Based on historical, biographical and geographic research, Sometimes a Woman explores the lives of 19th-century women—prostitutes and madams—who helped settle America’s Wild West . Filled with voices that were mostly silenced in their era, these poems convey a variety of emotions, personalities and voices sometimes angry, usually feisty, and occasionally humorous. The poems, which vary in style and form, ranging from lyrical and narrative lineated poems to prose and found poems, pay tribute to and celebrate these women.
Stephen Gilfedder’s Way Stations features selected poems from the past 40 and more years. The chronology leads us from the contemporary to his initial fully realised work. Throughout, people – in their various guises, locations and predicaments – are the abiding concentration. An important aspect is the observation and recording of human mutability in time, place and circumstance. The personal dimension is explored across its contradictions, from commitment to uncertainty, to self-discovery and perseverance. Throughout the language is rich and rhythmic, steeped in the Australian vernacular.
‘Gilfedder’s unforced and liquid vernacular is sharpened and made memorable by his vivid and exacting imagery. These poems are moments observed from the inside and outside, narratives that are as particular as the shape of a place-name in the mouth, yet as universal as the waystations of every life.’
This bilingual Homings and Departures anthology presents the absorbing and compelling poetry of 41 outstanding Australian poets in both English and Mandarin. The anthology is the result of a collaboration between poets, scholars and translators from the China Australia Writing Centre at Curtin University, Western Australia; the International Poetry Studies group at the University of Canberra; and Fudan University in Shanghai. Edited by Lucy Dougan and Paul Hetherington, it reflects the importance of international literary and cultural connections as a way of extending our conceptions of ‘home’ and ‘elsewhere’.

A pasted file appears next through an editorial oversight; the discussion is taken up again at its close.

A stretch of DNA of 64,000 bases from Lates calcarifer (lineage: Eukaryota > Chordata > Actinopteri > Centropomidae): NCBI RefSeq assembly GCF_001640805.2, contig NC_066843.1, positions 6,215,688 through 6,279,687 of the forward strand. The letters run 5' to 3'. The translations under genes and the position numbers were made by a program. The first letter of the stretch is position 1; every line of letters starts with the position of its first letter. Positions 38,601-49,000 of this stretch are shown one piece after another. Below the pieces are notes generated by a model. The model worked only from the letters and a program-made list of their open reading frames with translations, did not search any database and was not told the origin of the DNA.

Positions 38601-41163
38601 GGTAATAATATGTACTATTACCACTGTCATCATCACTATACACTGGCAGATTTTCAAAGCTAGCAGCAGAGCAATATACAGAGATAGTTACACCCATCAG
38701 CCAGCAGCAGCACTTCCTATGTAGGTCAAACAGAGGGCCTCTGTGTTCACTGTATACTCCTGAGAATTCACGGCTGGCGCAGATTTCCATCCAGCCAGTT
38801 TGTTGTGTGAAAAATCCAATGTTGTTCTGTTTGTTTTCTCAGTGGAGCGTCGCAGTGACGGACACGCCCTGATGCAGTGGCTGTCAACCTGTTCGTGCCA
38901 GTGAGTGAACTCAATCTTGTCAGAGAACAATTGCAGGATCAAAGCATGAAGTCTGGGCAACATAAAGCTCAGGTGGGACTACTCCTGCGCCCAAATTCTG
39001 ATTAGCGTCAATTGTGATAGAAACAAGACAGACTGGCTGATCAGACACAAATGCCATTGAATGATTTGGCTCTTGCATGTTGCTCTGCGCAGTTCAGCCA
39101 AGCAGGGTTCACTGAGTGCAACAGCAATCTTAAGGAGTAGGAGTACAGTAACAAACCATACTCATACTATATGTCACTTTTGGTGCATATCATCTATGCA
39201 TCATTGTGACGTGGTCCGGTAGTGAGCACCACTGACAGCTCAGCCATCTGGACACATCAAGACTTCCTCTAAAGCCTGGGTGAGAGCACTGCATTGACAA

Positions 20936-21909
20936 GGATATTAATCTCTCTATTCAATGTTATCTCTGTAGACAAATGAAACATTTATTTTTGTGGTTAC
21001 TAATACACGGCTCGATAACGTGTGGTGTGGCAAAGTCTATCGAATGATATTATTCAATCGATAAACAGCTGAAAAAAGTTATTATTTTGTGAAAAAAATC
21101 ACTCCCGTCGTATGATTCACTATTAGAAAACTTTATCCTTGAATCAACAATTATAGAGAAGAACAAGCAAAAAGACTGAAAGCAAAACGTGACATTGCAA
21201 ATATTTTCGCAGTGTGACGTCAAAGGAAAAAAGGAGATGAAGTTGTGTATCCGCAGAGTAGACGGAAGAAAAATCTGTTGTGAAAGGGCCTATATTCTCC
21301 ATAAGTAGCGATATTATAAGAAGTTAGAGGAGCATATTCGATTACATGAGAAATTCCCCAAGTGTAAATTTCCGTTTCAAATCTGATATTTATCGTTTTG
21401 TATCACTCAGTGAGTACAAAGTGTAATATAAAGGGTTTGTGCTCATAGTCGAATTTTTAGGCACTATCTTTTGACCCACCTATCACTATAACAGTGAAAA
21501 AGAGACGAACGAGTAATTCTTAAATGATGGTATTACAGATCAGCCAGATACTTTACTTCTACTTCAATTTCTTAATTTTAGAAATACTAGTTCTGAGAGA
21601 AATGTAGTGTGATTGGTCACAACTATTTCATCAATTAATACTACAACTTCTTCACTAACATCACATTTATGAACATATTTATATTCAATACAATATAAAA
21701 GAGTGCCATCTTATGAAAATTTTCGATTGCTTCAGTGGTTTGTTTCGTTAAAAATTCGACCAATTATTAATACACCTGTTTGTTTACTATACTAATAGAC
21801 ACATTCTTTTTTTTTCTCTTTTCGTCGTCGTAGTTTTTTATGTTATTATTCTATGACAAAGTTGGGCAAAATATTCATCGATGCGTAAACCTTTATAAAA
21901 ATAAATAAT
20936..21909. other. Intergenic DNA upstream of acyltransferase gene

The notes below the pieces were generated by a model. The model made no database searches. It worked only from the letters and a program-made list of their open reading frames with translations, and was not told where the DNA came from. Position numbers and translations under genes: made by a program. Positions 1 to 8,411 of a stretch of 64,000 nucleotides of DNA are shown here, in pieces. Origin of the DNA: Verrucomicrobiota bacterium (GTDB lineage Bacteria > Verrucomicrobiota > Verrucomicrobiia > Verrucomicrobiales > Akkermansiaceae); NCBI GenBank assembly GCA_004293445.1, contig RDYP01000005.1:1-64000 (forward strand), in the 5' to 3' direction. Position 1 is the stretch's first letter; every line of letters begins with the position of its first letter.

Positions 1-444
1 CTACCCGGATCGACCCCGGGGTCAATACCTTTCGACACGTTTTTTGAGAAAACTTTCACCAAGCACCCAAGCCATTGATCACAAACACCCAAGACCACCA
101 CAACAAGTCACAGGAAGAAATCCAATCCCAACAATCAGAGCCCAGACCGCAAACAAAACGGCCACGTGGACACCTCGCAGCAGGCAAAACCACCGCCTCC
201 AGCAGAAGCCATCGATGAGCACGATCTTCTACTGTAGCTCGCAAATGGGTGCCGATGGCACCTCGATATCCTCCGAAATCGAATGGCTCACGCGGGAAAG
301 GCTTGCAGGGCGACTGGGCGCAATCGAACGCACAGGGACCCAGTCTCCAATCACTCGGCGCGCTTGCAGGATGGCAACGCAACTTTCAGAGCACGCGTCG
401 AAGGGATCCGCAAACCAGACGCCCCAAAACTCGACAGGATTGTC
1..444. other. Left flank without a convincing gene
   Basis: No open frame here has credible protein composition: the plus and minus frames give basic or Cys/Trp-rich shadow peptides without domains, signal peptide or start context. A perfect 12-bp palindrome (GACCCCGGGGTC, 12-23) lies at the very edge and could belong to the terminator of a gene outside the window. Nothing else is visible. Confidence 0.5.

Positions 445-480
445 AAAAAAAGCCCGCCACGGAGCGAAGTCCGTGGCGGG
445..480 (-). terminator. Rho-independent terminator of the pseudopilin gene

What We Carry brings together the voices of more than 60 contemporary Australian poets to provide accounts of childbearing that are both lyrical and embodied. Featuring diverse voices and perspectives on experiences of infertility, conception, termination, loss, pregnancy, birth and the early postpartum period, this collection illuminates the endlessly different ways the potential to carry life is experienced. The poems invite you to share incredibly personal stories – some humourous, some sincere, some full of elation and love, others frustration or despair. They provide powerful insights into the potential for childbearing experiences to shape us, change the trajectories of our lives, and teach us about what it means to be human. For after all, all of us were carried, at the beginning.
Edited by Ella Kurz, Simone King and Claire Delahunty